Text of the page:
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In Detroit, New Fundraising Approach Rebuilds a Neighborhood Park

Neighbor's idea joined crowdfunding platform with municipal program; partners say the innovation is great for other cash-strapped US cities and corporations looking for ways to "give back" to communities.

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Categories: Community Development, Corporate Social Responsibility

Posted: Apr 02, 2014 – 09:00 AM EST


DETROIT, Apr. 02 /CSRwire/ - An abandoned, overgrown park in the city’s Poletown neighborhood is gearing up for a major makeover, thanks to the foresight of a neighborhood resident and a partnership between civic crowdfunding site and a special fund of the City’s parks department. The partners believe a synergy like this could be an important one for Detroit and other budget-stressed cities going forward.

“This model’s going to be important for other cities looking for ways to work around budget shortfalls for projects like this,” says Sarah Shipley, Director of Development for

The small Callahan Playground, in the middle of the Poletown neighborhood just northeast of Wayne State University, is set to receive a new basketball court and other improvements thanks to funds raised on The project needs $25,000 to move forward, and so far, residents and others have given about a fifth of that amount, just 10 days into the campaign.

The idea for the improvement originally came from Poletown resident Kirke Elsass, who moved to the neighborhood just over a year ago.

“When I moved here, I saw that Poletown had a lot going for it – a lot of activity, a lot of great people,” Elsass says. “At the same time, a lot of the neighborhood is empty – and unfortunately, that included the main park.”

With the court overgrown, Elsass says that many neighborhood teens and kids are without a place to play. He says many young residents make do with makeshift basketball hoops placed in the streets – but they (and their parents) really want a real court that is safer and where they could meet friends more easily.

Elsass approached in mid 2013 with a pitch for a new basketball court at the park.

“This was exactly the type of project we were looking for: citizen-driven, and in a place that really needed it,” says’s Shipley.

Unfortunately, couldn’t host the project because it wasn’t from a civic organization or a government agency, one of which must be involved to manage a crowdfunding campaign’s funds. Still, didn’t want to drop the project. So, they went back to Elsass and started looking for a way to make it happen.

“That’s when we found the Detroit Recreation Department’s PARTNERS program,” says Shipley.

The program, established as far back as the 1980’s, is meant to work around financial constraints limiting the implementation of projects and programs of the Detroit Recreation Department (DRD). It works by allowing individuals, neighborhood associations, local businesses, and corporations to support specific programs of the department.

“The PARTNERS program is all about being creative to provide quality recreational facilities and programs for Detroiters,” says Alicia Minter, Director of the DRD. “We were excited to take the crowdfunding path to make a resident’s great idea for Callahan Playground happen.”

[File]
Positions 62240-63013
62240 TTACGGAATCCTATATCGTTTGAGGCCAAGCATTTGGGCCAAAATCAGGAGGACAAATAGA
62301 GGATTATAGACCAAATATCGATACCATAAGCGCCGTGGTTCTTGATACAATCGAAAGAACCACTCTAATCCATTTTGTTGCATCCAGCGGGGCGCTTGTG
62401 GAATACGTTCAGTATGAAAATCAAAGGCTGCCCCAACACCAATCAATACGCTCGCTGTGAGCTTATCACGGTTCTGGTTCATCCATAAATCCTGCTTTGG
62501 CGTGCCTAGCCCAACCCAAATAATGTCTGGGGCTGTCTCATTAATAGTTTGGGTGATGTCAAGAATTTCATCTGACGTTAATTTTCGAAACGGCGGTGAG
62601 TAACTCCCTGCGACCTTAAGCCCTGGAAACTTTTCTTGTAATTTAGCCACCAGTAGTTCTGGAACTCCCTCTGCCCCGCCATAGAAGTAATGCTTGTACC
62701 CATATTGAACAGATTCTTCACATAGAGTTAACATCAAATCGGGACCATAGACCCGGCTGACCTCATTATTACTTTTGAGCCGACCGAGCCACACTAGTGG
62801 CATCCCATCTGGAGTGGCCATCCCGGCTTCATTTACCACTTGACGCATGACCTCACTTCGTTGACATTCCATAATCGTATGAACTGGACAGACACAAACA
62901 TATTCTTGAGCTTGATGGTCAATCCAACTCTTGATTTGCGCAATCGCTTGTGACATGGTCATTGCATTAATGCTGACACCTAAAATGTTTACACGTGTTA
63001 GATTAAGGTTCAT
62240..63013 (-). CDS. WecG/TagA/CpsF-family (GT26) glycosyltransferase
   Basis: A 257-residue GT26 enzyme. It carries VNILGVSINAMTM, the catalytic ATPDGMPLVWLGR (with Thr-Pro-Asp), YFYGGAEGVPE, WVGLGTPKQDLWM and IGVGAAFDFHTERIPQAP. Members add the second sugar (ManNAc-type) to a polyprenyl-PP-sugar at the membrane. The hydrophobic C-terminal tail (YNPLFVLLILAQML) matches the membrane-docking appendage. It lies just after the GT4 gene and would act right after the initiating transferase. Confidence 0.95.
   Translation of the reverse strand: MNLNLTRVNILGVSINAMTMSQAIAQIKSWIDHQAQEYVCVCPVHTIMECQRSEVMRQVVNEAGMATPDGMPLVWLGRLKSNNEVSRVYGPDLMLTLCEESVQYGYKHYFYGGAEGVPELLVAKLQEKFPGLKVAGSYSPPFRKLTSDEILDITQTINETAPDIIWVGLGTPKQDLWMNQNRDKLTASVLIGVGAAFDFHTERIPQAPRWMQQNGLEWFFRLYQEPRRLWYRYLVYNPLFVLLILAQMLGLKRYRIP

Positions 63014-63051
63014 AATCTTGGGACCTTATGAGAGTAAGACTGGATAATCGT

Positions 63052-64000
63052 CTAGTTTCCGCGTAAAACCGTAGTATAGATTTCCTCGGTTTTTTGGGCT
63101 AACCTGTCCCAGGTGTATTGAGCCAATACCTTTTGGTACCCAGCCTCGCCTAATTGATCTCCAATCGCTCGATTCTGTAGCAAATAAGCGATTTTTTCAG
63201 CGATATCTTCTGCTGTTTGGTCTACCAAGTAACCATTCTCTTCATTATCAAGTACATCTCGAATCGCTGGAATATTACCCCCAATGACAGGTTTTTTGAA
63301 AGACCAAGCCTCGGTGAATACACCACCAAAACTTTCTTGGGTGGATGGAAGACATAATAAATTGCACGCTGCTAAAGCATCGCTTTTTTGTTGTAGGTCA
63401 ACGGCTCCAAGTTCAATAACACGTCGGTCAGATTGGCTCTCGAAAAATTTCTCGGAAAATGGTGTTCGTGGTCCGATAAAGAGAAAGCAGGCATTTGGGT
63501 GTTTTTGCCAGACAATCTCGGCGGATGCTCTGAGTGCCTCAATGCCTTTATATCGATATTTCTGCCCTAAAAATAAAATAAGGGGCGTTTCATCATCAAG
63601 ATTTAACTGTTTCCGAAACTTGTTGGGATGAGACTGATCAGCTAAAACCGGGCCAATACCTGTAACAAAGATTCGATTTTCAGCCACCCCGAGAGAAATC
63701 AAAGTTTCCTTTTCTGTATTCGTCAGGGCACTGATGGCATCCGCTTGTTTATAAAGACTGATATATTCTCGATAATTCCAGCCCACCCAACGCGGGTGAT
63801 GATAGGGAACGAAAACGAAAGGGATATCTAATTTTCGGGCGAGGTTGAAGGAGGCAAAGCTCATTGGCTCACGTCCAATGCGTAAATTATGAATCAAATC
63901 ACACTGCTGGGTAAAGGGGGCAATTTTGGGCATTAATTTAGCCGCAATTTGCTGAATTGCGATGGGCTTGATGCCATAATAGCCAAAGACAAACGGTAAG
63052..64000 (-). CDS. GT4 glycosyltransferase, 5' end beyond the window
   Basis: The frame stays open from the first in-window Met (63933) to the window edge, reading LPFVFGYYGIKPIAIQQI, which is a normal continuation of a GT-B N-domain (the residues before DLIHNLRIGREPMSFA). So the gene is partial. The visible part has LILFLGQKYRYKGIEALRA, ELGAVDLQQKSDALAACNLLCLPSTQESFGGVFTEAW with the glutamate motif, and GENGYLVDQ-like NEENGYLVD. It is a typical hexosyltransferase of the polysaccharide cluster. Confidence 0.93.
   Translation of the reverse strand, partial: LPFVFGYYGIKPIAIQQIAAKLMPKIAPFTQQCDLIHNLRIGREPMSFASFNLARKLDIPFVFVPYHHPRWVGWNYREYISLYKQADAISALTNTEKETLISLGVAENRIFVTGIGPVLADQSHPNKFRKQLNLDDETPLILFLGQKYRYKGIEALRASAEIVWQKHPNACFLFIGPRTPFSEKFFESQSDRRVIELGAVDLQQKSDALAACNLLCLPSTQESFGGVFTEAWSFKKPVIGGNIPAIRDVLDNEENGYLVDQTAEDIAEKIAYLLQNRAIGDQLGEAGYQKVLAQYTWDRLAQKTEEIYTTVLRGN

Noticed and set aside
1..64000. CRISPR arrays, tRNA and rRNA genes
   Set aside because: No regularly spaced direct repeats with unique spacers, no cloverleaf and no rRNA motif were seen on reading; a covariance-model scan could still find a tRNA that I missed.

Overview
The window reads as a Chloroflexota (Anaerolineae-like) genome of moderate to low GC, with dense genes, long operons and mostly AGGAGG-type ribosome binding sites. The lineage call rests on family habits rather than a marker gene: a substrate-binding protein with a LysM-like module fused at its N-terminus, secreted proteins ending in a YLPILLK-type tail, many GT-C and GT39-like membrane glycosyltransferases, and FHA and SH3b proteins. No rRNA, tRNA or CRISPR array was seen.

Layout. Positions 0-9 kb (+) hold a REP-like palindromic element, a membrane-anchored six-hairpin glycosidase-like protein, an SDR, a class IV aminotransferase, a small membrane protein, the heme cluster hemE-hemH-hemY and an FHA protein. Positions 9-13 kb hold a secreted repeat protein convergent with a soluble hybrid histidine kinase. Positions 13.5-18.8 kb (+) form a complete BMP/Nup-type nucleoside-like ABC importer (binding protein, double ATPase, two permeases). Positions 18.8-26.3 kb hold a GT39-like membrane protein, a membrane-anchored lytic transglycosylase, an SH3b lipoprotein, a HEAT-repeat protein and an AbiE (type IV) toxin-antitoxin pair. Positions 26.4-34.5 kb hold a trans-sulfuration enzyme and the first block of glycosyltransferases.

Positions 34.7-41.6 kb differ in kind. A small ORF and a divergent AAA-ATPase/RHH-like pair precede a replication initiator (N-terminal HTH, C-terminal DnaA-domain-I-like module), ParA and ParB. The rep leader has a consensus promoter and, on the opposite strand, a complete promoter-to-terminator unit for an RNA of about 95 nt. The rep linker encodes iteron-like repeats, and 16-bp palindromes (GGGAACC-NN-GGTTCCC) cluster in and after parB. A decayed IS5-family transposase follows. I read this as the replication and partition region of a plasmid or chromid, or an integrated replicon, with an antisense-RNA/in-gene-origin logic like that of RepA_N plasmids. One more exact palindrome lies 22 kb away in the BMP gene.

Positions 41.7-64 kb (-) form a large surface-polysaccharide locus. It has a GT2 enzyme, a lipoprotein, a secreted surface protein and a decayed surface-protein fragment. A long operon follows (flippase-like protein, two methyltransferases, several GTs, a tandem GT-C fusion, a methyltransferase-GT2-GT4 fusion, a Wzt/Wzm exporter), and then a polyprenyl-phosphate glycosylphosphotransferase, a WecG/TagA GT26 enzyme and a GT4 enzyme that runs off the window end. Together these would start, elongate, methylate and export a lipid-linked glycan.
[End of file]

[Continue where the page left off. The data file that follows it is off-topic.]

DRD agreed to support Elsass’s plan and become the project’s owner on Now, when people give to the fundraising campaign on, the money will go to the parks department’s PARTNERS program and is earmarked for the Callahan Playground court.

DRD’s Minter says the arrangement points to a trend of innovation within Detroit.

“Six months ago, the story was that Detroit couldn’t run its ambulances or keep its streets lit at night,” says Minter. “Now, we’re seeing stories about startups, enterprising residents and partnerships like the one for Callahan Playground. Without the usual resources, we’re finding ways to make do.”’s Shipley looks forward to other creative partnerships between civic crowdfunding platforms, corporations and government. Crowdfunding can have a large impact on a community when corporations give matching or challenge grants to a project.

“Detroit’s not the only place struggling with finances or looking for innovation in the way projects are funded. Many places are looking to individuals and local corporations to help where government cannot.” Resident Kirke Elsass is just glad his plan for a new basketball court is being realized, and he looks forward to working on revamping the rest of the park.

About helps greenlight civic projects by giving people, companies, and institutions a way to fund the places and civic projects they care about. We work with project creators to secure funding for projects like a new school playground, a bike trail or public wifi – just about anything that improves a community. In less than three years, has helped raise over $1,000,000 for projects nationwide.

About the Detroit Recreation Department PARTNERS Program
In the 1980’s the Recreation Department developed PARTNERS, as a response to financial constraints that confronted the city. PARTNERS is a cooperative effort on the part of the Detroit Recreation Department and the community. It is your opportunity to contribute to quality recreation in the metropolitan Detroit area. Individuals block clubs, associations and corporations are invited to become PARTNERS of the Detroit Recreation Department.

For more information, please contact:

Sean Connolly Director of Engagement
Phone: 816-200-1161
Twitter: @Neighborly


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